Day 6

We awoke in the middle of a cloud which was a nice surprise because it meant cool hiking all morning. We stopped by Mike’s Place,  a legendary PCT home on the trail where hikers can stay. Sadly we missed dinner the night before but we got some hot coffee and good conversation which was all we needed. The biggest downside of hiking fast and far is we don’t meet many people. We pass through these hiker bubbles every couple of days and hear great stories but don’t really get to know people. It’s probably my only disappointment thus far on the trail, and it’s my own fault.

Warmed up we started down the mountainside through the clouds. It was a beautiful morning as we descended back to the dry desert below. Multiple long 10+ mile-long water carries got us to Mary’s place. We had heard that we might be able to stay here with laundry and showers, but alas this was not available when we arrived.  We pushed the extra seven miles to get to Paradise Valley Cafe with the hopes of making it in time for the famous burgers. It was an easy seven miles, so we got to Highway 74 in no time and had a hitch within five minutes.

Paradise Valley Cafe was closed, but there was a trail angel not only willing to drive us to town but said we could do laundry and have a hot shower. We were sold. As we waited to leave he started drinking, which started to concern me, but my better judgment was blinded by the promise of showers and laundry, so we got in the car anyway. Big mistake.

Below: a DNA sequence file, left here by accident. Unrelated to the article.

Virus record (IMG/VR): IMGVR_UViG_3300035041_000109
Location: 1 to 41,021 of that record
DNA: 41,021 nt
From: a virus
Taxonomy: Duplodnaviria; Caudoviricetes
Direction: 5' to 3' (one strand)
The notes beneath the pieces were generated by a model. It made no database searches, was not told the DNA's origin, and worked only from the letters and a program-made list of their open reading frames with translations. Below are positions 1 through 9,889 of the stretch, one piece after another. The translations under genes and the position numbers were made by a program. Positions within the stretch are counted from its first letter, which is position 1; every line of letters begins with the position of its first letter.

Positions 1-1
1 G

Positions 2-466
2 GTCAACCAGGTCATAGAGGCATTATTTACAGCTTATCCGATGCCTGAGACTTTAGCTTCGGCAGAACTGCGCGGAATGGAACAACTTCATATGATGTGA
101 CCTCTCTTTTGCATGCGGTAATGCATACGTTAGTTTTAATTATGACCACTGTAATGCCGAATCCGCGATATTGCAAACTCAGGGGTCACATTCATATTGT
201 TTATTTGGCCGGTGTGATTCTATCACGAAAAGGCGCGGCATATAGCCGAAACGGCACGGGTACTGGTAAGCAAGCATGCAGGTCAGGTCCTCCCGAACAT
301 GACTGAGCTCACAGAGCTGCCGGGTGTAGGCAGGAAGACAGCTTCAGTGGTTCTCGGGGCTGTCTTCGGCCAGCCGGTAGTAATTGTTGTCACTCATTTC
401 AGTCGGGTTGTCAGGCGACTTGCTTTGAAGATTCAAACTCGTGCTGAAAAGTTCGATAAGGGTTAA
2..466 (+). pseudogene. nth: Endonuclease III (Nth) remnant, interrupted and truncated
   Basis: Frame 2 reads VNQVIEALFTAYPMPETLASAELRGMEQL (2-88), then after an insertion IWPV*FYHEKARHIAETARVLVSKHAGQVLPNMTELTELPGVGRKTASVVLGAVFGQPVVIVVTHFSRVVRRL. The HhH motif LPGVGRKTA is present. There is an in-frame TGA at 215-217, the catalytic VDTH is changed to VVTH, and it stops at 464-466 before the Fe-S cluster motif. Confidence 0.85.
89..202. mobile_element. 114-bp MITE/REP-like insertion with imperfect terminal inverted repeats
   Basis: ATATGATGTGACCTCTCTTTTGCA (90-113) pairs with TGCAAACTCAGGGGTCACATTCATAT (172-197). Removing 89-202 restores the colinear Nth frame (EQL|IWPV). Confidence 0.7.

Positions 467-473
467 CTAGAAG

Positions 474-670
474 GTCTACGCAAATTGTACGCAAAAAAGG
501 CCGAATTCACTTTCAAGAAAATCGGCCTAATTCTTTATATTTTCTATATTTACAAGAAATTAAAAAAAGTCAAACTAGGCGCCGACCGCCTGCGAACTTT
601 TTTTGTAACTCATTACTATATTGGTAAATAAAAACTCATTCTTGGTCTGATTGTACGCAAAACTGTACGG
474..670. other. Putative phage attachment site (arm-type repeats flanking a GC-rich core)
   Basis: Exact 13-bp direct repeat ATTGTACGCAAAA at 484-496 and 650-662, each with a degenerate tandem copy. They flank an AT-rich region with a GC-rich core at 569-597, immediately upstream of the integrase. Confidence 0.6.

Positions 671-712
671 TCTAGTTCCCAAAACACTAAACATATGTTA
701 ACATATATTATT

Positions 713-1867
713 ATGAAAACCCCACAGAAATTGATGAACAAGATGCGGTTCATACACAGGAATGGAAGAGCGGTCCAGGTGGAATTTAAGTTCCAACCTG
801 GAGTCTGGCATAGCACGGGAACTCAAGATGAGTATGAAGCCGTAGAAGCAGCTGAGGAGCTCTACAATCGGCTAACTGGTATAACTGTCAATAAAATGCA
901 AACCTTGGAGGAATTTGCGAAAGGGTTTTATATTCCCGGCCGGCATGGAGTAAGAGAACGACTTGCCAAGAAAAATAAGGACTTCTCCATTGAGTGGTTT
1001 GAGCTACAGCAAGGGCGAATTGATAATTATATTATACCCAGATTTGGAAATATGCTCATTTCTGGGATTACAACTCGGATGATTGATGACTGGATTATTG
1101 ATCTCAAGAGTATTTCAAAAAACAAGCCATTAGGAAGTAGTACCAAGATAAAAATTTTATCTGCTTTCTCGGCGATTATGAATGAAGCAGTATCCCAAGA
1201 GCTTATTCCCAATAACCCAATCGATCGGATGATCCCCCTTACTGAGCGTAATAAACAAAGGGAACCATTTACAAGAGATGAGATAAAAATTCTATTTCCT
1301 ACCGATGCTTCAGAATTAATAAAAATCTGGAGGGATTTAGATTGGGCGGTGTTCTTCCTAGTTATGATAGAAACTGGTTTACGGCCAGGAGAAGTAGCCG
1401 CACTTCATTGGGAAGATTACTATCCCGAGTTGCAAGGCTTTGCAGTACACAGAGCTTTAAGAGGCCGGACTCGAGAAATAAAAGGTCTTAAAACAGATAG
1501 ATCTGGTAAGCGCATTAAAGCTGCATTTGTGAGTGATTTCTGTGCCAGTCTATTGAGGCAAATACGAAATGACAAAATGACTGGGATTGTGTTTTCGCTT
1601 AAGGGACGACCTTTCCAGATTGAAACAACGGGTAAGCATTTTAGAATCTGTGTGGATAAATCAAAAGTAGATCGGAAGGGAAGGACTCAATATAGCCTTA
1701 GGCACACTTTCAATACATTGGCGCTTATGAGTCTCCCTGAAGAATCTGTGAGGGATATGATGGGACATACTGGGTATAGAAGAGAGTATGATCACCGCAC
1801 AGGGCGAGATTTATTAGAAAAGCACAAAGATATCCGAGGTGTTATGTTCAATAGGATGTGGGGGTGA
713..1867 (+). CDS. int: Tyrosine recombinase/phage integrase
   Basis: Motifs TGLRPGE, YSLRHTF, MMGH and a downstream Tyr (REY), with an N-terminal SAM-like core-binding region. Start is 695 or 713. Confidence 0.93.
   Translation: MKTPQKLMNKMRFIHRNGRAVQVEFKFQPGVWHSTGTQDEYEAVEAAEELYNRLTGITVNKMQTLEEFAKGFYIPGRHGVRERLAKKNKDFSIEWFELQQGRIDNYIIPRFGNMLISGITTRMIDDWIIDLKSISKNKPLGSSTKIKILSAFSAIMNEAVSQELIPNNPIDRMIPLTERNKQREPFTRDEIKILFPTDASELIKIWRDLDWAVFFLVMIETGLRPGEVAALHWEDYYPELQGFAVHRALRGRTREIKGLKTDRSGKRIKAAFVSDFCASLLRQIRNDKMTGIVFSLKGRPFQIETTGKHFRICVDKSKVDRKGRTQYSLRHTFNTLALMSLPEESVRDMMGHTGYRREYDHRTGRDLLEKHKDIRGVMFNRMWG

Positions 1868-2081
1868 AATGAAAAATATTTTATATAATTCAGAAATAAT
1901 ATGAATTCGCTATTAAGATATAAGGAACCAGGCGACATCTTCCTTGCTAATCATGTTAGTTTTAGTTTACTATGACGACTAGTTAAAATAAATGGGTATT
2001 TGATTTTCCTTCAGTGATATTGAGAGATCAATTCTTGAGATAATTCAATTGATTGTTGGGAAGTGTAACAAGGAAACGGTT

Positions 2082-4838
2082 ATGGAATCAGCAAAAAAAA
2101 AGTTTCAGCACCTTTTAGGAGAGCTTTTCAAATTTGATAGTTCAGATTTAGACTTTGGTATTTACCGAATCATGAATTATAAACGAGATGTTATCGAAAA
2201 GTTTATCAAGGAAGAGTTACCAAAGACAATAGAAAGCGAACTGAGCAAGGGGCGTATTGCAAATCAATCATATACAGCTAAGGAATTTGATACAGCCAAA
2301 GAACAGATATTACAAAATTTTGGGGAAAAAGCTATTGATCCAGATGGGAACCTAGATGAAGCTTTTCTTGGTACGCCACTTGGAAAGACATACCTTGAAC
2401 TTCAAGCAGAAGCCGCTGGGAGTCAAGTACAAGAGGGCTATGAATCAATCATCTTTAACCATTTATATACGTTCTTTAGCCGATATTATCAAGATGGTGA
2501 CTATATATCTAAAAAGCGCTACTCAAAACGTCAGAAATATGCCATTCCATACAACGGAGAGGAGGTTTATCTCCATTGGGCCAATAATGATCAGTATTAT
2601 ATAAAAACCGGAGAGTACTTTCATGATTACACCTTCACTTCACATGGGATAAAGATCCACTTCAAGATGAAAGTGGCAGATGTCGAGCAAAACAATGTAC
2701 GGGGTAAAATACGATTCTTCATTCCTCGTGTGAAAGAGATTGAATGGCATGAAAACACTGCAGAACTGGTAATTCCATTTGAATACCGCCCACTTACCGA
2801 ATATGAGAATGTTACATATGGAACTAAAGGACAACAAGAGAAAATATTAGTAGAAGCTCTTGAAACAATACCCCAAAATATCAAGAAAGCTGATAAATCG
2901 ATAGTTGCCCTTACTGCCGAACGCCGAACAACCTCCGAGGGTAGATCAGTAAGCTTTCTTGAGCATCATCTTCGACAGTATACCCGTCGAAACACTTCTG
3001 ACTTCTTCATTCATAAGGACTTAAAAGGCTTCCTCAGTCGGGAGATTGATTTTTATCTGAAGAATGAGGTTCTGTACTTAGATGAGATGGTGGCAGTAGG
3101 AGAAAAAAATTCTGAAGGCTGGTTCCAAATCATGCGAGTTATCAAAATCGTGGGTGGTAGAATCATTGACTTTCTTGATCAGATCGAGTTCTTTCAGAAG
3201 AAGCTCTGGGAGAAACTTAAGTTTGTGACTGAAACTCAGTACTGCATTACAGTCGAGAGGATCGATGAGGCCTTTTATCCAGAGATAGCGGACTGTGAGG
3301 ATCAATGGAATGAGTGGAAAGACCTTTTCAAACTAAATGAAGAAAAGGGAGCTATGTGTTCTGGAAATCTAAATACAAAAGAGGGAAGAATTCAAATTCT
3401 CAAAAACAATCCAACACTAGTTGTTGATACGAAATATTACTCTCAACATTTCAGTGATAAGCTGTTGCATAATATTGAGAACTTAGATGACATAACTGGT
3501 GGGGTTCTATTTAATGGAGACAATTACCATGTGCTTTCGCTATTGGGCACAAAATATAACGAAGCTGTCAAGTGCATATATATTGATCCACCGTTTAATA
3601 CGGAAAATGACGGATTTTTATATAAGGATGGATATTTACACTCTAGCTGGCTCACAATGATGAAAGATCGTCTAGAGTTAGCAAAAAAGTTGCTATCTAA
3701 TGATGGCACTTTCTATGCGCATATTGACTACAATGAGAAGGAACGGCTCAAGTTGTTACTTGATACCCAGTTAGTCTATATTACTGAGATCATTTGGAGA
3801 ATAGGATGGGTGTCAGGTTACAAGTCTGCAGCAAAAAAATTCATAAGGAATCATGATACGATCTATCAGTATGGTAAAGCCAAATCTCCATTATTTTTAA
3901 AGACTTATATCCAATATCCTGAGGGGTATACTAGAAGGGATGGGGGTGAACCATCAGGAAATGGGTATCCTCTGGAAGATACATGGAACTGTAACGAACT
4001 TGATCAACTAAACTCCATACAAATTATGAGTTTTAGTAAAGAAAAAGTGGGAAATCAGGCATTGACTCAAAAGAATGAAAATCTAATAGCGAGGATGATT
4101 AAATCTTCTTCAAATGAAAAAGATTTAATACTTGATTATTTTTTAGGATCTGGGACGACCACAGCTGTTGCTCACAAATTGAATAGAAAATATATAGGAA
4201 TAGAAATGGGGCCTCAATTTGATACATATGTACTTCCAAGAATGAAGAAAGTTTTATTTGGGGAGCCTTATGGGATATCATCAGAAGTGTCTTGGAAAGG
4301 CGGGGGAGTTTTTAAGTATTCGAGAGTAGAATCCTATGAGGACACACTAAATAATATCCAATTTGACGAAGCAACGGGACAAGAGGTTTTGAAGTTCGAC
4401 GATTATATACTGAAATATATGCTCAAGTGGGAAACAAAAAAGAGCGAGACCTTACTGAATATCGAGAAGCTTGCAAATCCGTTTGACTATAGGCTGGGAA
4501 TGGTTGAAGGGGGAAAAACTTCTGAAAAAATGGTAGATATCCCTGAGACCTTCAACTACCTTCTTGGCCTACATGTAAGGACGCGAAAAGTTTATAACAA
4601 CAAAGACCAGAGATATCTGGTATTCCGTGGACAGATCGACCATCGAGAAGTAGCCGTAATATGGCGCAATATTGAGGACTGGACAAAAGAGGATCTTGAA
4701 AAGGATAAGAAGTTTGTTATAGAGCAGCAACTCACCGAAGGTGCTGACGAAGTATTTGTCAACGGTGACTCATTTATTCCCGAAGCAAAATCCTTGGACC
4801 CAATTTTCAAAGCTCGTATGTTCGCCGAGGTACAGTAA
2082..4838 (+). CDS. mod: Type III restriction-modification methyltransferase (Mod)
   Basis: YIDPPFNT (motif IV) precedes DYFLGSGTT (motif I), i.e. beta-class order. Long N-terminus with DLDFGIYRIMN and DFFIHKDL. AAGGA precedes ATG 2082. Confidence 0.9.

He started driving 100mph, texting, swerving, passing people, and almost hitting a cop. I was petrified. I said I have anxiety and asked if he could slow down which he seemed to think was funny, but eventually slowed a little. Oh, and I was in a seat and buckled. There were three other hikers in the trunk with no seats or buckles during all of this. It was the most terrifying car ride of my life and hopefully the most dangerous thing I will do on the PCT.

His home wasn’t much better. Icy showers, malfunctioning washer and dryer, too many drugs for any human. I didn’t sleep more than two hours on his floor, but it was a very eventful night with many hilarious memories. PSA here folks – don’t get in the car with a drunk driver, even for showers and laundry.